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Computer Architecture

Mr. C. Ncube and Mrs. Marabada
(Introduction to IT Laboratory)

The Von Neumann Architecture
An abstract view of a computer
Due to John Von Neumann (Hungarian
mathematician) – 1945 paper Von Neumann
Computer consists of:
 Memory
 Control Unit
 Arithmetic Logic Unit
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 Input/Output
Data and instructions reside in memory
Instructions are fetched from memory and
executed in the CPU
Instructions may cause data to be fetched from
memory and operated upon (for example: C =

Von Neumann Architecture –
More Details

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Inside a Personal Computer

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A Mother Board
1. Mouse & keyboard
2. USB
3. Parallel port
4. CPU Chip
5. RAM slots
6. Floppy controller
7. IDE controller
8. PCI slot
9. ISA slot
10. CMOS Battery
11. AGP slot
12. CPU slot
13. Power supply plug in

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PCI Bus (Peripheral
Component Interconnect)

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 A “Data Path” to carry out the operations
(Arithmetic-Logic Unit)
 A “Control Unit” that controls all the operations
performed and the flow of data to/from the
various operating units (adders, multipliers, etc.)
Often denoted by:
 The width of ALU (32, 64 bits)
 The speed of the clock (GHz)

Intel Processor Comparison
Name Date Transistors Microns Data width MIPS
8080 1974 6,000 6 2 MHz 8 bits 0.64
16 bits
8088 1979 29,000 3 5 MHz 8-bit 0.33

80286 1982 134,000 1.5 6 MHz 16 bits 1

80386 1985 275,000 1.5 16 MHz 32 bits 5

80486 1989 1,200,000 1 25 MHz 32 bits 20
32 bits
Pentium 1993 3,100,000 0.8 60 MHz 64-bit 100
32 bits
Pentium II 1997 7,500,000 0.35 233 MHz 64-bit ~300
32 bits
Pentium III 1999 9,500,000 0.25 450 MHz 64-bit ~510
32 bits
Pentium 4 2000 42,000,000 0.18 1.5 GHz 64-bit ~1,700
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Pentium 4 Fall bimester 2006 32 bits
"Presc 2004 0.09 3.6 GHz 64-bit ~7,000
Pentium 4 and Memory speeds
In theory, a pentium4 can operate at about
1700 MIPS = 1.7 x 109 instr/s
An instruction like C = A+B requires:
 One fetch from memory for the instruction
 Two fetches from memory for the operands A, B
 One store to memory for the result C
Total: about 1.7 x 4 x 109 = 6.8 x 109
RAM should be accessible in 1s/ 6.8 x 109 =
0.147… ns
But SDRAMs have access times of the order of 15 ns!
Overcoming the CPU and RAM
Speed Difference

Bring in data on wider bus (for example
2 successive instructions each time)
Use (small) fast cache memory in the
CPU and move larger chunks of data
to/from memory
Use a fast cache for instructions
Current CPUs have a small/fast inner cache (L1) and have a
secondary bigger/slower cache (L2).
If the data/instruction required is not in L1 or in L2, it must be
(slowly) fetched from RAM
Other Processors
Tasks to be performed:
 Run the operating system and the application software
 Pay attention to various peripherals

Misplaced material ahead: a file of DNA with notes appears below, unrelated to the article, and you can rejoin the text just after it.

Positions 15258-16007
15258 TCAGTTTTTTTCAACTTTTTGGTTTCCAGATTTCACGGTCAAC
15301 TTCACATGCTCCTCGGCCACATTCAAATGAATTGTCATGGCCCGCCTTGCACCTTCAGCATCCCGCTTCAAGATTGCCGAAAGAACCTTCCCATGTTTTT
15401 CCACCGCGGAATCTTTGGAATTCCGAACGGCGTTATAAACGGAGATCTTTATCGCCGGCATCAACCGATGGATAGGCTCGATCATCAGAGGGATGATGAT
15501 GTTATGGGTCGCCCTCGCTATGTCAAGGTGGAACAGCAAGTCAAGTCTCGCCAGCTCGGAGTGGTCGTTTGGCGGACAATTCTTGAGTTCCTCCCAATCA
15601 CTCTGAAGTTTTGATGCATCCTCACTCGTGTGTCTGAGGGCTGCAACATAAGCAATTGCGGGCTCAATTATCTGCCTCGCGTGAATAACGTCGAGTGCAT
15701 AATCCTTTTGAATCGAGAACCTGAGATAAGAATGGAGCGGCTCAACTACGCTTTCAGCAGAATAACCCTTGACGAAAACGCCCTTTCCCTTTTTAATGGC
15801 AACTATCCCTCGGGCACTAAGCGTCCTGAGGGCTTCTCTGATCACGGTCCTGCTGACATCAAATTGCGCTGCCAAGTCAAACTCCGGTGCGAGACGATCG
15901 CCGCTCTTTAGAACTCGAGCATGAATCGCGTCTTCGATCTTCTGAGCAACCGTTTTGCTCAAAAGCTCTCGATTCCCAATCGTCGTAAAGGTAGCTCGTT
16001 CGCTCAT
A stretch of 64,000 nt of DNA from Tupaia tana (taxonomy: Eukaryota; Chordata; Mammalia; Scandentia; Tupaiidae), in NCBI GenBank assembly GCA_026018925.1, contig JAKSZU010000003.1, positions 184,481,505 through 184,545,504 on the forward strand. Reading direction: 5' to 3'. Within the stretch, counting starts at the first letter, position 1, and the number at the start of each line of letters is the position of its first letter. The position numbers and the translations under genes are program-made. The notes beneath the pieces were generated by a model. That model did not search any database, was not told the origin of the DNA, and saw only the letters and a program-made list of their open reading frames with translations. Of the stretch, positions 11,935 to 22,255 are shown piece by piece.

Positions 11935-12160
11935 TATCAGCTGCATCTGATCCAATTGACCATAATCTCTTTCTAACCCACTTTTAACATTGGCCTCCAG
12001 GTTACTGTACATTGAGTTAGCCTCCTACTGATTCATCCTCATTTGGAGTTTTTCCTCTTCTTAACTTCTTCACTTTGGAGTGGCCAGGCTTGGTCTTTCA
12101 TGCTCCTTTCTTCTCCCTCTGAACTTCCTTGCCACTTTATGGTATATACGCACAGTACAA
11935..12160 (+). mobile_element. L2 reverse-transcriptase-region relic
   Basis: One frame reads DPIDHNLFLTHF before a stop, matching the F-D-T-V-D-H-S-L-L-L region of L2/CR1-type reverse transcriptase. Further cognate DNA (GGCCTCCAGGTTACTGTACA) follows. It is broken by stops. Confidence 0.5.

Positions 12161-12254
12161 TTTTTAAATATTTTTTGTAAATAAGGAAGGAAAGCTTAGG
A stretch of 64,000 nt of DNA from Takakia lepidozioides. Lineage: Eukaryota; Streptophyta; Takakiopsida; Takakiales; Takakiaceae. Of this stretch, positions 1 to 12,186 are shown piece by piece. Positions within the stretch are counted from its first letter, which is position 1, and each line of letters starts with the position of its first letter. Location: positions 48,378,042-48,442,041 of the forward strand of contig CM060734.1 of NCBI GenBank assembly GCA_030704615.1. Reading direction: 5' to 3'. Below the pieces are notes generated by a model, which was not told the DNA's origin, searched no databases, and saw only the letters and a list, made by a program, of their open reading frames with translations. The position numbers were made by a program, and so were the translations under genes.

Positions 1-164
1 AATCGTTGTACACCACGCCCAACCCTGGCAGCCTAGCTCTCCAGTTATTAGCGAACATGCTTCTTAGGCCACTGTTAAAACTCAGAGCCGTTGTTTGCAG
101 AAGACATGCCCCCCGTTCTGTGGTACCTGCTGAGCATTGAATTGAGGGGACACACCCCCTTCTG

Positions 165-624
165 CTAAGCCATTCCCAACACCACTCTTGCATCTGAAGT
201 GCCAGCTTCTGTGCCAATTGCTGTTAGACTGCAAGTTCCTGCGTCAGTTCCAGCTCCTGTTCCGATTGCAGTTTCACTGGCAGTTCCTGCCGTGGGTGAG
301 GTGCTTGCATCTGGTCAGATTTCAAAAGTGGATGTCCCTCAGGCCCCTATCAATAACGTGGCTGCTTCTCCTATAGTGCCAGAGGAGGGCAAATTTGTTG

 Update graphics on screen
 …
Some of these tasks can be demanded from other
additional processors such as:
 Graphic processor
 Network card
 Disc/bus controllers
 (Memory management unit – MMU)
 (Floating Point Unit – FPU)
 …

Co-processors and

Co-processors: Under the control of the
CPU perform specific tasks CPU


Multi-processors: Multiple independent
CPUs that share some CPU 1

resources and operate RAM

in parallel on different tasks CPU 2

ROM: Read only memory – cannot be
changed – non volatile
EPROM: Electrically Programmable ROM
– Like ROM, but can be changed
(upgrade of the firmware)
RAM: Random Access memory - the
“core” memory of the computer

Various RAMs
DRAM: dynamic RAM – the most common
memory of a computer
 Volatile! All information contained lost when
power switched off
 Contents degrade with time
 Needs to be “refreshed” every few milliseconds
SRAM: Static RAM – fast, non-volatile,
expensive, power hungry – used in caches

Various DRAMs
FPM: Fast Page Mode
EDO: Extended Data Out
SDRAM: Synchronous DRAM – can be
synchronized with the CPU clock
DDR DRAM: Double Data Rate DRAM – like
SDRAM – but moves data at twice the speed
RDRAM: Rambus DRAM – designed for the
Intel Pentium Not very popular

Virtual Memory
Programs/data can be
executed/processed only when they are
in main memory (RAM)
Manage memory so that it appears that
the accessible main memory is larger
than the physical RAM available
Use a portion of the hard disc as if it
were main memory (swap area)

Managing Virtual Memory
Pages will be moved in/out of swap area as
What pages should be kept in (fast) RAM?
Which should be moved to (slow) disc?
Page replacement algorithms:
 Random
An unfortunate choice of page replacements
can result in VERY SLOW operation - thrashing
Memory Hierarchy
CPU registers
L1 (L2, L3) cache
Hard disc

Memory Buffers
Buffers: memory areas set aside to provide
temporary storage for data streams
They can be used to:
 Provide some flexibility in the times required by a
producer and a consumer of a data stream (disc,
keyboard, …, different processes, …)
 Permit cut-paste of data between different